Faced with those allegations, Sheeran’s lawyers soon asked the judge to toss the case out. They argued that the only real similarity between “Thinking” and “Let’s Get It On” was a simple chord progression — I-iii-IV-V — that they said was so unremarkable that it could not form the basis for an infringement lawsuit.
Sheeran’s lawyers cited an expert report they had commissioned from Lawrence Ferrara, a well-known musicologist at New York University, who pointed to 13 other songs featuring that same progression that came before “Let’s Get It On,” including tunes by The Beach Boys and Buddy Holly.
“It is such a basic chord progression that it is taught in elementary guitar method books, one of which ironically opines that [“Let’s Get It On”] did not infringe earlier songs using the same progression since it is so ‘common’,” Sheeran’s attorneys wrote. “According a monopoly over the use of a common chord progression to any author would undermine the central aim of copyright law … and unduly chill future expression.”
But attorneys for Townsend’s heirs sharply disagreed, citing their own expert report to the contrary and arguing that the case must proceed to a trial. And in 2019, the federal judge overseeing the case, Judge Louis L. Stanton, agreed with them.
“A jury might side with either view,” the judge wrote at the time. “The question whether [“Thinking Out Loud”] infringes on [“Let’s Get It On”] should be determined by trial rather than summarily.”
Before the case got to trial, the parties heavily sparred over a seemingly technical issue, but one with huge stakes for the case: Whether the judge and jury should be able to listen to Gaye’s famed recorded version of “Let’s Get It On” when deciding the case.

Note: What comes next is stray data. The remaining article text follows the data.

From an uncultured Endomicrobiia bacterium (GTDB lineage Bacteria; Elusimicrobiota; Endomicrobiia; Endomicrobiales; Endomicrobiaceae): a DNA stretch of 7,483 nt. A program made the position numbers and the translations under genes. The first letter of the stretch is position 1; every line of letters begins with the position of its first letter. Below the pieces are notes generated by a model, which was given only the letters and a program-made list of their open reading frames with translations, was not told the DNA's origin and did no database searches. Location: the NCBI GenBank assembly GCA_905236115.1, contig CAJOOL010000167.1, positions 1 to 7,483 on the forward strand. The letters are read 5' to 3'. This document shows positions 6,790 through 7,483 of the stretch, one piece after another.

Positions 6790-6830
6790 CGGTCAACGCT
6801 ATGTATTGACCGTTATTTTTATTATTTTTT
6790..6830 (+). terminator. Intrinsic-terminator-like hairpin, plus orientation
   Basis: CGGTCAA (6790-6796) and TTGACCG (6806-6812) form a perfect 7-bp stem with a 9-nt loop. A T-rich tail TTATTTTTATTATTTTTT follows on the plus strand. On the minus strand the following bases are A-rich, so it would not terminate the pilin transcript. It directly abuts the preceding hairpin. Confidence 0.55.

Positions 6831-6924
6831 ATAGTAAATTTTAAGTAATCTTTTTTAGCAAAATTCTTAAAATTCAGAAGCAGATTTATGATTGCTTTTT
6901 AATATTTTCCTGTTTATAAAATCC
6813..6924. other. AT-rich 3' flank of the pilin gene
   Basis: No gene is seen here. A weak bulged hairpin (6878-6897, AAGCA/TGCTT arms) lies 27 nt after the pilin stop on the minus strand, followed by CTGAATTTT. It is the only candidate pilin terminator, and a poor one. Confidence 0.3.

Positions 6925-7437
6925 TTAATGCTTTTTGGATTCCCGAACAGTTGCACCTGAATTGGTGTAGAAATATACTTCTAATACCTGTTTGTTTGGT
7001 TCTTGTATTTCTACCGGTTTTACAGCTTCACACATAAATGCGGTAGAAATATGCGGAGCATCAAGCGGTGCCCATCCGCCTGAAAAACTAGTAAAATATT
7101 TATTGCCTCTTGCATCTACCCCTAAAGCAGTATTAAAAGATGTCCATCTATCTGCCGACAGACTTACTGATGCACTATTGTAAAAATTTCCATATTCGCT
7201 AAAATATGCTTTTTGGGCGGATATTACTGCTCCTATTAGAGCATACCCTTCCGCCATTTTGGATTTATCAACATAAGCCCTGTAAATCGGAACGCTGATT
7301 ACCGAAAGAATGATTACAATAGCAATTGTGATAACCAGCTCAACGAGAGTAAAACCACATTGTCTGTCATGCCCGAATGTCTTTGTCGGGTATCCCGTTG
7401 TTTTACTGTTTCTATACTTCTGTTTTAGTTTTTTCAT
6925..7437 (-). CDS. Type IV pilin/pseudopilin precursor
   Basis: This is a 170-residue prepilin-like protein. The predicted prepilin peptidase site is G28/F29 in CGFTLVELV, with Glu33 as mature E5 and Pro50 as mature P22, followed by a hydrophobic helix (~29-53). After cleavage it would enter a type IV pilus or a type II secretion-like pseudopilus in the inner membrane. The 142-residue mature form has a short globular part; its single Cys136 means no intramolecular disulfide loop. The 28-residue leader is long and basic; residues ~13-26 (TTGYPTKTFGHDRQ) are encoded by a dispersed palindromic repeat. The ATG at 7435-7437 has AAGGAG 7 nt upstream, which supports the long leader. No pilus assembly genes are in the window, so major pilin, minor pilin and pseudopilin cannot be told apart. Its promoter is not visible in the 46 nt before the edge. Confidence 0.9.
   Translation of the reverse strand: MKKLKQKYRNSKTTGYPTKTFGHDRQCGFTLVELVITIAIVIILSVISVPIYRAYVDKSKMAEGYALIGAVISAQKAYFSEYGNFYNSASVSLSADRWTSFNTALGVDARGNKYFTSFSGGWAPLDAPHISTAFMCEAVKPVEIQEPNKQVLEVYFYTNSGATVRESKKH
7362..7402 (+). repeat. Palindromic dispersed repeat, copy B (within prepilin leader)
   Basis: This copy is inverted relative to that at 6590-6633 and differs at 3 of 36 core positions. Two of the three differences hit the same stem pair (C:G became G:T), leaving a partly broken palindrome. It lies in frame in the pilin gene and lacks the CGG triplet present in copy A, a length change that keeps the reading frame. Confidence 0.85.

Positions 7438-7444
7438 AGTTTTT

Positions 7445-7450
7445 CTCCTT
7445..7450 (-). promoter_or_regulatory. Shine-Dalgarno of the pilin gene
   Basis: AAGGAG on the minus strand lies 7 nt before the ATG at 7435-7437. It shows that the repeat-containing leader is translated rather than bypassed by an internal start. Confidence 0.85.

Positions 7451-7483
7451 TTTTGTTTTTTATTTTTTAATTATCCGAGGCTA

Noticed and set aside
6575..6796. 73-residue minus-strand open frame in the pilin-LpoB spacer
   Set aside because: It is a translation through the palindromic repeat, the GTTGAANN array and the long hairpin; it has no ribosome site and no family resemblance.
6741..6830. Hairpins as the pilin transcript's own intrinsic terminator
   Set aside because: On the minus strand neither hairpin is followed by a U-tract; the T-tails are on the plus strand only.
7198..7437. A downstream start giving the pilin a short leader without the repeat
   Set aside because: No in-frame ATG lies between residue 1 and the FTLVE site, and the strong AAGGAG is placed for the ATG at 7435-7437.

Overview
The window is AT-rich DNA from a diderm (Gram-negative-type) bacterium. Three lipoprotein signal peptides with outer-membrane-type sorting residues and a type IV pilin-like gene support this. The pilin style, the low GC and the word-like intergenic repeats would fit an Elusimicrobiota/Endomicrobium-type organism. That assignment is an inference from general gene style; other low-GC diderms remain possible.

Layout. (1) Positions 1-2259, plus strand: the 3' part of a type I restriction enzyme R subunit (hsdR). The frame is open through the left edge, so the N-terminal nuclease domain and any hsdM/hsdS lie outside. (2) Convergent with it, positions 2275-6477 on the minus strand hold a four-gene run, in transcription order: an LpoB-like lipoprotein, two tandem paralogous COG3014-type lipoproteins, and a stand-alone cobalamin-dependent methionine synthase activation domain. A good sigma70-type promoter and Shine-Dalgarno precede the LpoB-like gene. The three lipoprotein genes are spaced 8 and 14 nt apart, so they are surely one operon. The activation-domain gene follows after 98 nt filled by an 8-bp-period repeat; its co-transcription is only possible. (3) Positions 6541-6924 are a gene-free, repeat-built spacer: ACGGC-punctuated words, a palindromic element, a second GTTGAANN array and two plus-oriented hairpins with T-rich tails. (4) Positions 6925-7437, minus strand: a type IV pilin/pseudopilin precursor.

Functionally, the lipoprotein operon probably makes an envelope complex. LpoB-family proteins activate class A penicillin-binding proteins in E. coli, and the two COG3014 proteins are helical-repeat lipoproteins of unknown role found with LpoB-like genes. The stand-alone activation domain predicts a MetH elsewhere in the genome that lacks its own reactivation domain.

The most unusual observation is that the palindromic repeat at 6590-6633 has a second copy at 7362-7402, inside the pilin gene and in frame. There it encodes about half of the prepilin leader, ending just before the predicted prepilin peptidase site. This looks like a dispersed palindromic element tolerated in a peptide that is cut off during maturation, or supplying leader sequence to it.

It seems like they should, right? But it’s not that simple.
That’s because the Townsend heirs don’t actually own a copyright to the sound recording created by Gaye during a March 22, 1973 studio session – the version you’ve heard countless times. Instead, they only control what’s known as a “lead sheet” or “deposit copy,” a bare-bones written version of the song that includes core notation but lacks many more detailed musical choices made in the studio.
It’s an issue that came up in many copyright lawsuits over old songs, including the “Blurred Lines” case and the high-profile battle over Led Zeppelin‘s “Stairway To Heaven.” But it was particularly important to the “Thinking” case, because Sheeran’s lawyers says that two of the key elements that he allegedly infringed – the drum pattern and the bass-guitar line – don’t appear in the deposit copy.
In arguing the issue, the Townsend heirs said that those extra recorded elements are “implied” in the written music and that the recorded version was the true embodiment of the song; Sheeran’s attorneys argued back that the case must be strictly limited to the deposit copy, or risk unfairly expanding the rights at issue.
In March 2020, Judge Stanton sided with Sheeran, saying the deposit copy was the “sole definition” of the copyrighted song. He said the more famous recording would be “inadmissible in any way which might confuse the jury into thinking it represents what is protected by copyright.”
“The Gaye sound recording contains many elements … which do not appear in the simple melody of the deposit copy,” the judge wrote at the time. “These additional elements — at least some of which appear in ‘Thinking Out Loud’ in more or less similar form — are not protected by copyright, because they are not in the deposit copy.”
As the trial has drawn nearer, the two sides switched to fighting about a key piece of potential evidence: That video of Sheeran playing both songs. In the six-minute snippet of a November 2014 concert in Zurich that’s been viewed nearly 300,000 times on YouTube, Sheeran seamlessly switches from “Thinking” to “Lets” and back again, drawing huge cheers from the crowd.